This is not because they were unwilling to serve; rather, it is because when they started volunteering, they were converted into virtual slaves by overbearing, perfectionist pastors who misused scriptural words like selflessness and dutifulness to give them protection over their control problems, abusing their leadership role, and breaching their responsibility.
What is the result? Dictatorial pastors and exhausted members of the congregation.
The members behave more like shareholders, while the pastoral staff is treated more like workers.
This is particularly clear in churches that operate under a congregational style of administration.
It’s not wrong to have that sort of church governance, but when it’s exploited – as any positive thing can be, unfortunately – the congregation starts acting more like passive investors who expect a return on their investment.
The actual ministry comes to a standstill as a result of the strong hand of processes and petty concerns when committee participation becomes more valuable than true selflessness, pastors are hesitant to take a stance that may be controversial, and the ministry as a whole grinds to a halt.
What is the result? Overbearing members and powerless pastors.
How Can We Fix This Issue?
Different churches have different problems, thus there cannot be a one-size-fits-all approach. However, here are some tips to avoid having these issues.
- You may ensure that volunteer responsibilities and demands are sustainable. Shift your volunteers so that the same individuals are not providing their time and energy every week. And if the problem is that your church takes on more than it can handle, it may be time to reduce the number of yearly events.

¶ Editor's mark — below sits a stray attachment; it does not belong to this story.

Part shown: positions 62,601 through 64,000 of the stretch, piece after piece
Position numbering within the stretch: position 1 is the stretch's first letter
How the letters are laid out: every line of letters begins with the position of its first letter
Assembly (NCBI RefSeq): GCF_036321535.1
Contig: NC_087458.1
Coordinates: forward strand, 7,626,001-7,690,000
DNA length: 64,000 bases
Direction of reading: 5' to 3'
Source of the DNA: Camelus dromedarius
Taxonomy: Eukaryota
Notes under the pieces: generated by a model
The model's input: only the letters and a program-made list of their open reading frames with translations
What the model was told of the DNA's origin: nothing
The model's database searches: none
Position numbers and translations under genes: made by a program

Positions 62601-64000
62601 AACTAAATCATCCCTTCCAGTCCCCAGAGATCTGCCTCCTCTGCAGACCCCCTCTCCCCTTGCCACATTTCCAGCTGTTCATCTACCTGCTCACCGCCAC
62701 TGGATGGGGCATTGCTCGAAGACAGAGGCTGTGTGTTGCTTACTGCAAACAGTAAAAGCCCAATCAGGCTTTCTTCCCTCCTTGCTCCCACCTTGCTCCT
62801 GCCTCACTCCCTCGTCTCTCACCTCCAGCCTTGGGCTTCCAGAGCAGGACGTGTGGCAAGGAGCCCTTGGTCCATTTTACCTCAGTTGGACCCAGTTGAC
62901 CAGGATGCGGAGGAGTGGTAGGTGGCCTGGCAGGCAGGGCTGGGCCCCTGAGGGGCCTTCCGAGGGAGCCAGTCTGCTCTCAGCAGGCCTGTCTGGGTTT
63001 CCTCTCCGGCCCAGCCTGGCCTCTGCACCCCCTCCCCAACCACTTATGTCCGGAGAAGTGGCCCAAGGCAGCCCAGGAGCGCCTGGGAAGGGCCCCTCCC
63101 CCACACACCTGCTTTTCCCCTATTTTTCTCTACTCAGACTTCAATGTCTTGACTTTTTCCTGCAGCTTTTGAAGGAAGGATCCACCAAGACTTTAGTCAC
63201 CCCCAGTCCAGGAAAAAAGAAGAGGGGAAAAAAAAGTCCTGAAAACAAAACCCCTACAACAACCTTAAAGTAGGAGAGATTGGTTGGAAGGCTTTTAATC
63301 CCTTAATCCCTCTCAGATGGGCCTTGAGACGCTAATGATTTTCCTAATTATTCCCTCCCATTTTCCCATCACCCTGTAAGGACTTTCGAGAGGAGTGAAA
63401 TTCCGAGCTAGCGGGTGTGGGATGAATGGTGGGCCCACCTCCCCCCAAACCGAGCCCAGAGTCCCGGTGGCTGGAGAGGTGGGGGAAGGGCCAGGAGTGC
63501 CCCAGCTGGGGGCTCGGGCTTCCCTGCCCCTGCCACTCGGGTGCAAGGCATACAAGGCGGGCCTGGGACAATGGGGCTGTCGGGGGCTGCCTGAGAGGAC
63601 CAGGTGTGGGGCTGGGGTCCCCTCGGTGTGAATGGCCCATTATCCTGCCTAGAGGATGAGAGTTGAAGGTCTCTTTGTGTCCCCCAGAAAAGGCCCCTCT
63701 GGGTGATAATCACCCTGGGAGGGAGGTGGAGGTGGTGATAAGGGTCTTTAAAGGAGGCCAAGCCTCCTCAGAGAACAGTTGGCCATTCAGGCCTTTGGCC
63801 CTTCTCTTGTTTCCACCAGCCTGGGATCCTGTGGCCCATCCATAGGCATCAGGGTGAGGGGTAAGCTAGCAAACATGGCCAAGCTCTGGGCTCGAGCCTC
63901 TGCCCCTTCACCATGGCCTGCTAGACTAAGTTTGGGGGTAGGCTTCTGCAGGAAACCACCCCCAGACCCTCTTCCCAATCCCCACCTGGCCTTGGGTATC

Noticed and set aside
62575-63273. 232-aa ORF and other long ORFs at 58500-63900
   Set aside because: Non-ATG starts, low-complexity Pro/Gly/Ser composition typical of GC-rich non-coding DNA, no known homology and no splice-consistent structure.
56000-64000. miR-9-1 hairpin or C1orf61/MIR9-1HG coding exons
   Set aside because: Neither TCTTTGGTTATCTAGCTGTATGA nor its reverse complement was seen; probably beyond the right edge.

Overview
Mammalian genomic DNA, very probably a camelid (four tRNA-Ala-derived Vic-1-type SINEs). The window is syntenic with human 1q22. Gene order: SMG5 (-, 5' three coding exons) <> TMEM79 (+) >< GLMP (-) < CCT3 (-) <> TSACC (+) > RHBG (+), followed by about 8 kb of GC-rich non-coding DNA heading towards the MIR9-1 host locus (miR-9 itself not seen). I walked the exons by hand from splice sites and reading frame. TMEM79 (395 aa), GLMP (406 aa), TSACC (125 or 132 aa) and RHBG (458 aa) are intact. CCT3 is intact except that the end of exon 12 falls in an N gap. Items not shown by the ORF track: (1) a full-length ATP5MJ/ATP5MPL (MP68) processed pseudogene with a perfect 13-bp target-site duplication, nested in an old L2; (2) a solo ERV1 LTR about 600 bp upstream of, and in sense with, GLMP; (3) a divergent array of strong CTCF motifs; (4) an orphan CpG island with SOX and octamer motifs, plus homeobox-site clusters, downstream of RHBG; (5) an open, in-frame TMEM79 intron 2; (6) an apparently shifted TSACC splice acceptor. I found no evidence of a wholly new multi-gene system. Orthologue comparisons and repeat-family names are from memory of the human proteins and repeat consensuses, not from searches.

- Alternatively, the remedy for underutilized churchgoers is identical to that for those who are overburdened. You must establish a volunteer structure that permits individuals to assist when they are able. If you and your team have avoided asking for help in the past, you may need to engage in deliberate volunteer recruitment.
- Develop the practice of delegating and involving congregants in decision-making. Numerous preachers are charismatic individuals with notable personalities. If this describes you, you may need to make an effort to get people’s opinions.
- There is a widespread belief in the business community that budding entrepreneurs should take the time to sit down and put together a formal business plan. Church leaders, including pastors, should set aside a few weeks to get down and formulate a long-term strategy for the congregation. Is there a specific group you hope to minister to with the gospel? For how long do you intend to use this structure? You should give careful consideration to the questions posed.
Try to be as objective as possible. If these characteristics predominate in your church, you might want to look elsewhere for a place to call home. The local church should be more like a family than a corporation.
Certain churches are even more destructive to people’s lives than some heartless corporations. Take stock of your standing in the church and your own life. Do you work for a company that is well-run and focused on making money? Or do you belong to a living system whose leaders care about you, are willing to learn from you, and put you before themselves?
The book of Corinthians serves as a gentle reminder that we are all connected. Though we operate as if “we are the church,” then every one of us is indispensable to the total.
How is it that we have forgotten the true nature of a church body? Are we just going through the motions, or are we using the means of God’s grace, namely, a local church to serve and be accountable to?